Current situation with chained order scopes

I have found various blogs and comments on the issue of merging order
scopes but have not been able to determine whether the current
situation is regarded as satisfactory.

Using Rails 3.0.4, the particular case I am considering is
Item.order( ‘x DESC’).order(‘x ASC’)
This appears to merge the sorts in the wrong order so that the result
is x DESC. The sql generated is
SELECT ‘items’.* FROM ‘items’ ORDER BY id DESC, id ASC
Which results in descending order (SQL is rather non-intuitive here).

One result is that it is not possible (as far as I can see) to
override a default or named scope that applies a sort order.

Perhaps I am missing something obvious.

Colin

Actually it’s doing multiple field ordering… It’s best to think of the
orders as compounding not replacing each other. Easiest to see if you
have two different cols rather than the same one… For example
created_at desc, name asc will sort on creation date and then name… So
for all records where the dates are identical, it will then sort on name
alpha ascending… Understand?

Blog: http://random8.zenunit.com/
Twitter: http://twitter.com/random8r
Learn: http://sensei.zenunit.com/
New video up now at http://sensei.zenunit.com/ real fastcgi rails deploy
process! Check it out now!

If you want to change the order instead of adding another column to
ordering list then there is reorder() method which is however
deprecated in Rails 3.1 in favor of except(:order).order(new order
here)

Robert Pankowecki

On 16 February 2011 19:45, Julian L. [email protected]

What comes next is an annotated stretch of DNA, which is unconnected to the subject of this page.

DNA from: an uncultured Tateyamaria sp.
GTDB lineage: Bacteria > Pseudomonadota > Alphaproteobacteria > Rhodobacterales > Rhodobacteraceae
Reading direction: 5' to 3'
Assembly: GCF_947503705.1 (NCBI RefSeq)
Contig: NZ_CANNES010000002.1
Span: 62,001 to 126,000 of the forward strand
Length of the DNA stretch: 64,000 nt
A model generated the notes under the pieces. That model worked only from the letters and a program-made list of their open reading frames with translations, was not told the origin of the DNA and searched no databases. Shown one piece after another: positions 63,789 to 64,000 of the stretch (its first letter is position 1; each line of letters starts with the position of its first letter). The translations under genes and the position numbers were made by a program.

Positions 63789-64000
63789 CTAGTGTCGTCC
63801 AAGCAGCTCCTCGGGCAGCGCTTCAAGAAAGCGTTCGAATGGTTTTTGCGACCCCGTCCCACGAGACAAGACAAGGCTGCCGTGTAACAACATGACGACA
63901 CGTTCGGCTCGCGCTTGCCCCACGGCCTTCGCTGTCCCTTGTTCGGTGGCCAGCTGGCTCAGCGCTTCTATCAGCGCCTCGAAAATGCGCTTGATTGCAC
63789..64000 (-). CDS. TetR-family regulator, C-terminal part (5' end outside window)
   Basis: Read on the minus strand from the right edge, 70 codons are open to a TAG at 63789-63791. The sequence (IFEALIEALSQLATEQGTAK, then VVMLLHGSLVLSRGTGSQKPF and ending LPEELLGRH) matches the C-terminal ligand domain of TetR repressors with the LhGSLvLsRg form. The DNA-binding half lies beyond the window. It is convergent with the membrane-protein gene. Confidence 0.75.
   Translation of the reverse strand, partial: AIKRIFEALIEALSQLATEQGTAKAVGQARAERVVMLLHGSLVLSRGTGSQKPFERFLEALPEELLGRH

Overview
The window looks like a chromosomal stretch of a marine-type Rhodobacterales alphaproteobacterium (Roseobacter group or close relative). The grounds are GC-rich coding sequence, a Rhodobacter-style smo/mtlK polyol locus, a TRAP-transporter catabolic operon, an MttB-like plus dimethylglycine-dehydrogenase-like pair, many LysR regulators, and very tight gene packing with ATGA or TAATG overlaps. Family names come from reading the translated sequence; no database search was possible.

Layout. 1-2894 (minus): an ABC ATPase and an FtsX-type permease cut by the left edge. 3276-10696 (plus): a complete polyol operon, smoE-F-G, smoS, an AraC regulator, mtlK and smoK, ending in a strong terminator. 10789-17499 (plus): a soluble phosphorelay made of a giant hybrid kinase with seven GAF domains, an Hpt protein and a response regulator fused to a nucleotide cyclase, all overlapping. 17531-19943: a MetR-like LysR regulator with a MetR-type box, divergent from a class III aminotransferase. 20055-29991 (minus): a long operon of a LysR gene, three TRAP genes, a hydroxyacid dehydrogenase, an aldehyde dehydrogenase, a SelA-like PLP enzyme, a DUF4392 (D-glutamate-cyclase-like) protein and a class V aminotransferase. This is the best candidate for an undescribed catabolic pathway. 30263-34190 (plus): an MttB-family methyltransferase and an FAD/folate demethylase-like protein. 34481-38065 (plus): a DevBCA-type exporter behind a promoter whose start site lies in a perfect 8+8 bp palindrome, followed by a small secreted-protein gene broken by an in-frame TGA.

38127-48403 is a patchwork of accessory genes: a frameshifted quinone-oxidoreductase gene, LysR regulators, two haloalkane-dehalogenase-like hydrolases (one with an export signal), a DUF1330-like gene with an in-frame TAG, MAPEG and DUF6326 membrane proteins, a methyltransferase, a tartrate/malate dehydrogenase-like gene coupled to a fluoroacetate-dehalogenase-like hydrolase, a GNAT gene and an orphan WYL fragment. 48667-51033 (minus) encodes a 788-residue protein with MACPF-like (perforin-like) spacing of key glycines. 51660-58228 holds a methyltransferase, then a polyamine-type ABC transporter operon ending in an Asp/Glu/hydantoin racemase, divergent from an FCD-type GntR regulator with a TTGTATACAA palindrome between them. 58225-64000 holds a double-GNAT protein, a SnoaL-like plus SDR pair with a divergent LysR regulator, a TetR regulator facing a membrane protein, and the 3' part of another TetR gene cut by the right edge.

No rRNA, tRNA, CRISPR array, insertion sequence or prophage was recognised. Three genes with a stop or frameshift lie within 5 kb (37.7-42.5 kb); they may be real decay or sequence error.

wrote:

Actually it’s doing multiple field ordering… It’s best to think of the orders
as compounding not replacing each other. Easiest to see if you have two different
cols rather than the same one… For example created_at desc, name asc will sort
on creation date and then name… So for all records where the dates are
identical, it will then sort on name alpha ascending… Understand?

Yes, I understand how it works in that situation. It is the problem
of overriding a previous scope that concerns me. I see how, in order
for it to work as you describe, it is difficult for it to do anything
else in the situation where mutliple conflicting orders for the same
field applies. But see response to Robert’s post.

Colin

On 17 February 2011 00:53, Robert Pankowecki (rupert)
[email protected] wrote:

If you want to change the order instead of adding another column to
ordering list then there is reorder() method which is however
deprecated in Rails 3.1 in favor of except(:order).order(new order
here)

That is what I wanted, I had missed it previously. So, to clarify for
anyone picking this up in the future, if we have
Items = Item.order( :id )
then we can say
items.except(:order).order( ‘id DESC’ )
to override the previous sort.

I have tried it in the console and it works as expected.

Many thanks

Colin

This forum is not affiliated to the Ruby language, Ruby on Rails framework, nor any Ruby applications discussed here.

| Privacy Policy | Terms of Service | Remote Ruby Jobs